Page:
DARREN O’DEA has had the considerable privilege of playing in front of one of the most passionate fanbases on the planet at a genuine footballing giant in Glasgow Celtic.
The Hoops support have claimed numerous accolades over the years, with their staggering travelling contingent of 80,000 fans who flocked to Seville for the 2003 Uefa Cup final against Porto then ranking as the largest away following in history.
A prestigious Fair Play Award famously followed, with FIFA president Sepp Blatter going onto herald Celts fans as “the greatest in the world” when presenting them with the blue-riband honour at Celtic Park.
While it’s undeniable that Celtic’s support is the stuff of legend, O’Dea, who switched from Parkhead to Elland Road on a season-long loan deal late last week, saw something pretty remarkable in itself from the 3,097 travelling Leeds United fans at St Mary’s on Saturday evening.
Most of whom made around an epic 470-mile round-trip from West Yorkshire to the south coast for a far from ideal kick-off time for scant reward and were justifyably entitled to feel short-changed.
It was something O’Dea certainly wouldn’t have experienced north of the border and it’s a fair bet that if Celtic would have been on the wrong end of such a pitiful defeat as Leeds suffered in the dismal 3-1 loss at Southampton that the bouquets thrown in players’ direction would have been made of barbed wire.
United’s away following would have been well within their rights to pan the players for such a limp performance at Saints, with their decision to applaud them at the end more than they arguably deserved.
It all made a big impression on debutant O’Dea, who hasn’t exactly downsized in moving from Celtic to another heavyweight in United with the pressure for success intense at both.
The 24-year-old said: “Without bigging up the fans too much, I’ve not seen what I saw on Saturday before. We were 3-0 down and expecting to get booed off, but it was fantastic they stayed and clapped.
“But they deserve a lot more after travelling down for five hours and seeing that. Everyone knows we need to do better and we certainly will.
“It was mentioned in the dressing room that it wasn’t good enough (for the fans). Predominantly, we need to do it for ourselves and the coaching staff, but it was disappointing to see such support and let them down.
“No-one would be happy with the performance or result and we need to move on now. We’re lucky it was the first game of the season and not a difficult game towards the end. There’s no time to feel sorry for ourselves and we need to pick ourselves up and get on with it.”
It was the proverbial baptism of fire at St Mary’s for O’Dea, pressed into service at left-back, with the defender the first to admit centre-back is his most natural and favoured position.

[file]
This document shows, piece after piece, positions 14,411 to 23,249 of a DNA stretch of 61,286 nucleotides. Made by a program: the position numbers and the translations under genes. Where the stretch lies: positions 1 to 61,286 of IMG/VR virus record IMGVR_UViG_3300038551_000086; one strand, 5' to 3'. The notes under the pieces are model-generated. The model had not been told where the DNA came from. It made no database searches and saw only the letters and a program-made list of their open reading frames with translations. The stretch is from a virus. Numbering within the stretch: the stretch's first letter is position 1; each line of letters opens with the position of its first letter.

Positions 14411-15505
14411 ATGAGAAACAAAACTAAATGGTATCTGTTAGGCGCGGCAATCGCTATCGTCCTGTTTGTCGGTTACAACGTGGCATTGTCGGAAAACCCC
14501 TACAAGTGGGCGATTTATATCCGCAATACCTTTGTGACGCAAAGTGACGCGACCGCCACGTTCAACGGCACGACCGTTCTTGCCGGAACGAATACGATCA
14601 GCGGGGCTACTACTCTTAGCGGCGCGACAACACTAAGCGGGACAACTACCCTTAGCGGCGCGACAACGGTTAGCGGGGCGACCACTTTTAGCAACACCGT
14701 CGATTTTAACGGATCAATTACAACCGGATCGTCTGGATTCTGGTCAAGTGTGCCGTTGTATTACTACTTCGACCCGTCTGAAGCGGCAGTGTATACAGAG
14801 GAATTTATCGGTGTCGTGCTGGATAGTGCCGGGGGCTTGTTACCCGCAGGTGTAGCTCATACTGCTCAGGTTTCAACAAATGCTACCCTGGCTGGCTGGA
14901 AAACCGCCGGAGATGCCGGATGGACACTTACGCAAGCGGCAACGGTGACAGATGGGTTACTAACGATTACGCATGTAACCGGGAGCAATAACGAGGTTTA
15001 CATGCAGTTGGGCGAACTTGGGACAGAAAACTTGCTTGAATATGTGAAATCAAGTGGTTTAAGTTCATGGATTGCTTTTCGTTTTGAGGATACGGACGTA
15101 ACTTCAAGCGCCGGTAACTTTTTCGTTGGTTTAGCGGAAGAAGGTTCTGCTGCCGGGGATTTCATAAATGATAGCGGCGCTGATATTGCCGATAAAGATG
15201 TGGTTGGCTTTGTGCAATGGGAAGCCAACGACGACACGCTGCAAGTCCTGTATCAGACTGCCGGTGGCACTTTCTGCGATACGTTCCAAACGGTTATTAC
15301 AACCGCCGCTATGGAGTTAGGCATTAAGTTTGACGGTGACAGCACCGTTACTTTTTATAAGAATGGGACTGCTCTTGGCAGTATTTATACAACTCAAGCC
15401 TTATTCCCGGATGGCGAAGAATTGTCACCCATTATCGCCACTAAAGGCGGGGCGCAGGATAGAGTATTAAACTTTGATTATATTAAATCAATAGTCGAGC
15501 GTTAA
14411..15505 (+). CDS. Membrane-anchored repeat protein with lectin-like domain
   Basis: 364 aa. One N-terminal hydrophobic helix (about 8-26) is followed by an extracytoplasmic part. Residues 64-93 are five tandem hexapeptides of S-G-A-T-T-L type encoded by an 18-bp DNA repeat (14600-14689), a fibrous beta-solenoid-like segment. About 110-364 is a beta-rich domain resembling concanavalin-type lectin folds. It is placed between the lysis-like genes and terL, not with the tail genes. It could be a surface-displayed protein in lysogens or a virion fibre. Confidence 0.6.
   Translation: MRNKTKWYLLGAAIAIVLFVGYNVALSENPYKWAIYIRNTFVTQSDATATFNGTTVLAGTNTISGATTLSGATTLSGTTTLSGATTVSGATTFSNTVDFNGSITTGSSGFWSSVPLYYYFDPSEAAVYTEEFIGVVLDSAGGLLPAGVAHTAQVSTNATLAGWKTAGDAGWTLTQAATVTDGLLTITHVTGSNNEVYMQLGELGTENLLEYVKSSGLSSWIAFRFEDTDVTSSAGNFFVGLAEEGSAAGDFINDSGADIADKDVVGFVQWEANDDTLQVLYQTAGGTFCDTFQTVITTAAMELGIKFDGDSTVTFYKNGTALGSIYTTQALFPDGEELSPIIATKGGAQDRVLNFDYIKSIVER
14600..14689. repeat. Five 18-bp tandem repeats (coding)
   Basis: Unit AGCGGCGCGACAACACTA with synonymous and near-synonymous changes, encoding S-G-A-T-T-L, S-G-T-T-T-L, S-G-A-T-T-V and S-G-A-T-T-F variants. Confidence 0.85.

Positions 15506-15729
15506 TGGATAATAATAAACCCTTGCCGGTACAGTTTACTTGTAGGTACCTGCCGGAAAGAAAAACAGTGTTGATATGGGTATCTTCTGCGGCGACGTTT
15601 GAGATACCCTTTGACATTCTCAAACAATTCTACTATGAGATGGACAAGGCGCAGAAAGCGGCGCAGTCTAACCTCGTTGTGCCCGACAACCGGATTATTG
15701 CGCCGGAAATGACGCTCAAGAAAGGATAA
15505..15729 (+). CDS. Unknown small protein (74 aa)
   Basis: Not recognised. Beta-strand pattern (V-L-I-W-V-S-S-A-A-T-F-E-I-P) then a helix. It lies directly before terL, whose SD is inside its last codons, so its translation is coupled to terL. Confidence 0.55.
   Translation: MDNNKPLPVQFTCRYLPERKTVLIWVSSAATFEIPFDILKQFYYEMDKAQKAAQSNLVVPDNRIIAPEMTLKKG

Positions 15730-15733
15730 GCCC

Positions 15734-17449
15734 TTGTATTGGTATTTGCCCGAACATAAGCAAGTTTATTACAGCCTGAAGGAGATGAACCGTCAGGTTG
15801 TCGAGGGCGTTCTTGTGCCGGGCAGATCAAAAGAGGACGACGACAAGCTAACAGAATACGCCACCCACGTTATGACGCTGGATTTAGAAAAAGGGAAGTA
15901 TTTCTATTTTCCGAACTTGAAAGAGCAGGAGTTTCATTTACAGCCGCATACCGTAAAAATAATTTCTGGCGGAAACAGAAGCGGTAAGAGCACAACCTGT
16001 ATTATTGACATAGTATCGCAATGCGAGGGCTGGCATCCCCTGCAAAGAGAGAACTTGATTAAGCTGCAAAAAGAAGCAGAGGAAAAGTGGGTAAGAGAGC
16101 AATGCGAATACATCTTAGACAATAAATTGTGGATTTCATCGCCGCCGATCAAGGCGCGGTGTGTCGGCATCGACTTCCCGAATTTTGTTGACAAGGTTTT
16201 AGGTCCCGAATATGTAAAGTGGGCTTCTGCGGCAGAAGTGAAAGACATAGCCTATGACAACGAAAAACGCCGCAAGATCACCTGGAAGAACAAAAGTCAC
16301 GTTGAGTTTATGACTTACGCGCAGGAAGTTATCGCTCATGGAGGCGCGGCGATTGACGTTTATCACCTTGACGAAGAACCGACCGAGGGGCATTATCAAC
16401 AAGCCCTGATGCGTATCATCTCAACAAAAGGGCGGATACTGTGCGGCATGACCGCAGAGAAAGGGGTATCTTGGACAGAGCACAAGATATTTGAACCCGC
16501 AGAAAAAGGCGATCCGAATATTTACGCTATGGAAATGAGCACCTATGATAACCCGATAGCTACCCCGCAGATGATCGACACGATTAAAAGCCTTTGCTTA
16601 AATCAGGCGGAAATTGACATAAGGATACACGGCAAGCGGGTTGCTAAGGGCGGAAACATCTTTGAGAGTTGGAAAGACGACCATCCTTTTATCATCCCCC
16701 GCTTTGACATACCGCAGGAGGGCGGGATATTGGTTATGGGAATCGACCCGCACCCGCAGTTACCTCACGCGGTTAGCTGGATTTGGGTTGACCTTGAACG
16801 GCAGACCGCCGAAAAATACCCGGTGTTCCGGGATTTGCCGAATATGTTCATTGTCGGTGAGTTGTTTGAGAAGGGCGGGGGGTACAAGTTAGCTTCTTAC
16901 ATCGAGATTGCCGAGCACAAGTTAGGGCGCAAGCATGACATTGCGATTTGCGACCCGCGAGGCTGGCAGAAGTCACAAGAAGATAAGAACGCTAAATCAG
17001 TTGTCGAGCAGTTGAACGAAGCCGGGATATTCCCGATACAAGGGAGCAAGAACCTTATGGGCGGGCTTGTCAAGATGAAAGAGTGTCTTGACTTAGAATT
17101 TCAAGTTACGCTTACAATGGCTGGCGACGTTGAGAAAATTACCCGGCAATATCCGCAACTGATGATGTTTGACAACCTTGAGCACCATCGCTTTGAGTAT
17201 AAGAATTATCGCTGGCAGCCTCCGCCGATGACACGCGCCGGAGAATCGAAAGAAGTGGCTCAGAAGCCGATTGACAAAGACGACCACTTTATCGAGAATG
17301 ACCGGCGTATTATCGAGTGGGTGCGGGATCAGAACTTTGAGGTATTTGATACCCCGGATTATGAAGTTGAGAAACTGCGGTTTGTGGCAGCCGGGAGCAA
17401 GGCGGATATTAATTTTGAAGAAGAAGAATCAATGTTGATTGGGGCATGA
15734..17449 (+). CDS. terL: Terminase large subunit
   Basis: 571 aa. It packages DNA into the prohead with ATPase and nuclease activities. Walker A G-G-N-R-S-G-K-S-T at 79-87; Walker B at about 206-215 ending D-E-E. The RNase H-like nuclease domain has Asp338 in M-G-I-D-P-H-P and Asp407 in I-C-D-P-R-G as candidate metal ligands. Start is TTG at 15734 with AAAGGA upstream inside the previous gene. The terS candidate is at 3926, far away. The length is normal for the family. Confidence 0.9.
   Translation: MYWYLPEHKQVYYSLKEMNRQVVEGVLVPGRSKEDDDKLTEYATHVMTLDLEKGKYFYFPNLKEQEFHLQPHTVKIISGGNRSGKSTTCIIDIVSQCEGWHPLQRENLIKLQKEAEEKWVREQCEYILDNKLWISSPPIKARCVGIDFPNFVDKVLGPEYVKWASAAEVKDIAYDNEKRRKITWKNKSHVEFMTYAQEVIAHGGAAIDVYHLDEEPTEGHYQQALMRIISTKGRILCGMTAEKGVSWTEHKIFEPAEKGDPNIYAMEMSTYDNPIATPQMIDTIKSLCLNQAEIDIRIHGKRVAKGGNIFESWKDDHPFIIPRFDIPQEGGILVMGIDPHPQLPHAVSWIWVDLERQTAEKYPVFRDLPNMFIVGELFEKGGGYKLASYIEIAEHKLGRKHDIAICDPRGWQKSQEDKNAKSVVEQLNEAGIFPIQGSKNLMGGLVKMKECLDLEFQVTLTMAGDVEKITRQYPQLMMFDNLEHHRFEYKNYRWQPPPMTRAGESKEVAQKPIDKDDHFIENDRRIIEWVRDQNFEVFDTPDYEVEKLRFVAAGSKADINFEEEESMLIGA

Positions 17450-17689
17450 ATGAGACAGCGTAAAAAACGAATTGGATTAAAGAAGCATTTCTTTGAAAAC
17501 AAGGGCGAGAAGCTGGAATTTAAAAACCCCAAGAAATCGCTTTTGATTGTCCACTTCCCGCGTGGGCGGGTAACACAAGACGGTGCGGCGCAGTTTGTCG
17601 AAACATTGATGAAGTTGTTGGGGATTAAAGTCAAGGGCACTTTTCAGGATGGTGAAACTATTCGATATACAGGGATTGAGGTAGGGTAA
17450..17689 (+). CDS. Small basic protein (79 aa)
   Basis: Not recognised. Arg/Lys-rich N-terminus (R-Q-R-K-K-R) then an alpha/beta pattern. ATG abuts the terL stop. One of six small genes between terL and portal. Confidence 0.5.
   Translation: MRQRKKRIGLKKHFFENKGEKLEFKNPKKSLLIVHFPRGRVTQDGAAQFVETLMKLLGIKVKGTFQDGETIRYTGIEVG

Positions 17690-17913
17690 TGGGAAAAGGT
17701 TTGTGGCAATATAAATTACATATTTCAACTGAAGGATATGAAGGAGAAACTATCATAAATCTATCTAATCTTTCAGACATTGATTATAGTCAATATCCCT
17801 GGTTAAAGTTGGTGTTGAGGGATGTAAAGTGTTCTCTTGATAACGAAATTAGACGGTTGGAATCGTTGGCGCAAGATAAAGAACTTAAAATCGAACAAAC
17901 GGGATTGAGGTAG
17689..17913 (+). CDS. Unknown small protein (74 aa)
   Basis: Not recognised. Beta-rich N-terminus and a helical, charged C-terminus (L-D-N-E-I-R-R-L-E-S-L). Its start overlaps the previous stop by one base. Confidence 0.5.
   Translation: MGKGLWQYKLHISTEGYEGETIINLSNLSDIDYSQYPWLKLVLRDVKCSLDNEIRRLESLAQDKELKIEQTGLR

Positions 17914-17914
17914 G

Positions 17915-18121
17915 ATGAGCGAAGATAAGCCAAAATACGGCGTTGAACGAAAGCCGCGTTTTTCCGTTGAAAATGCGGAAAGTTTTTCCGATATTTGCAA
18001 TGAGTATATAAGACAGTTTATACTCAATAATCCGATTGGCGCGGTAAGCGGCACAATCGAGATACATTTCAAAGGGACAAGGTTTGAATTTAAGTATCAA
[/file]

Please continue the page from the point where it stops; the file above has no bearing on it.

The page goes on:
All the more taxing when your pre-season has been far from ideal, with O’Dea used sparingly in the build-up to the big kick-off at Celtic, where he is down the pecking order.
After familiarising himself briefly on the training pitch with his new United colleagues on Friday, the Dubliner switches focus to international business with the Republic of Ireland, who host Croatia in a friendly at the Aviva Stadium tomorrow night, with O’Dea unavailable for United’s televised Carling Cup derby with Bradford City this evening.
While it means he will be unlikely to train at Thorp Arch until Friday ahead of the home opener with Middlesbrough, he is at least grateful for small mercies in getting in a much-needed full 90 minutes against Saints, hopefully with some further game time in midweek to come.
Capped nine times by the Republic, O’Dea said: “I’ve not had a great pre-season as regards playing football, but I felt strong enough (at Southampton) and will certainly get fitter as the games come up.
“I’m predominantly a centre-half, so moving to left-back was a different type of running, but I’ll feel stronger for the game.
“I’ll never have any qualms about playing at left-back and I’m delighted to be here and playing. Saturday was disappointing. We simply weren’t good enough and I think all the lads know that and we need to put it right on Tuesday. It’s a massive game made even bigger now, coming off the back of Saturday.
“As team, we weren’t good enough defensively – not just the defenders, but the midfielders and the forwards. We didn’t defend right and we got punished.
“We started not too badly and Jonny (Howson) had a good chance and if that had gone in, you never know...then we conceded a poor goal and it just rolled on from there. Nothing about our game was really up to scratch and it’s something the lads all know. There’s plenty to work on.”
Despite being the subject of rival Championship interest, O’Dea didn’t have to be asked twice when United threw their hat into the ring for his services.
And while he may have escaped the goldfish bowl of Old Firm rivalry in moving south, he insists the pressures he will encounter at Elland Road will be pretty familiar.
O’Dea, whose most famous Hoops moment came when he scored in the Scottish League Cup Final victory over Rangers at Hampden Park in March 2009 – heading the opening goal 90 seconds into extra-time in the 2-0 success – added: “The move was talked about for a while and eventually came down to a season-long loan. I kind of knew about it for a bit, but it actually happened quite quickly in the end.
“There were other interest in this division and stuff abroad as well, but I preferred to come to Leeds. I’ve played in this division before and it’s a fantastic league to improve (your game) and that’s what I want to do here.
“I’ve been at Ipswich and Reading before and the league is completely different to Scotland. The reason for that is the pressures of playing for Celtic – fans demand you win every week and play great football. But in saying that, it’s the exact same demand here.”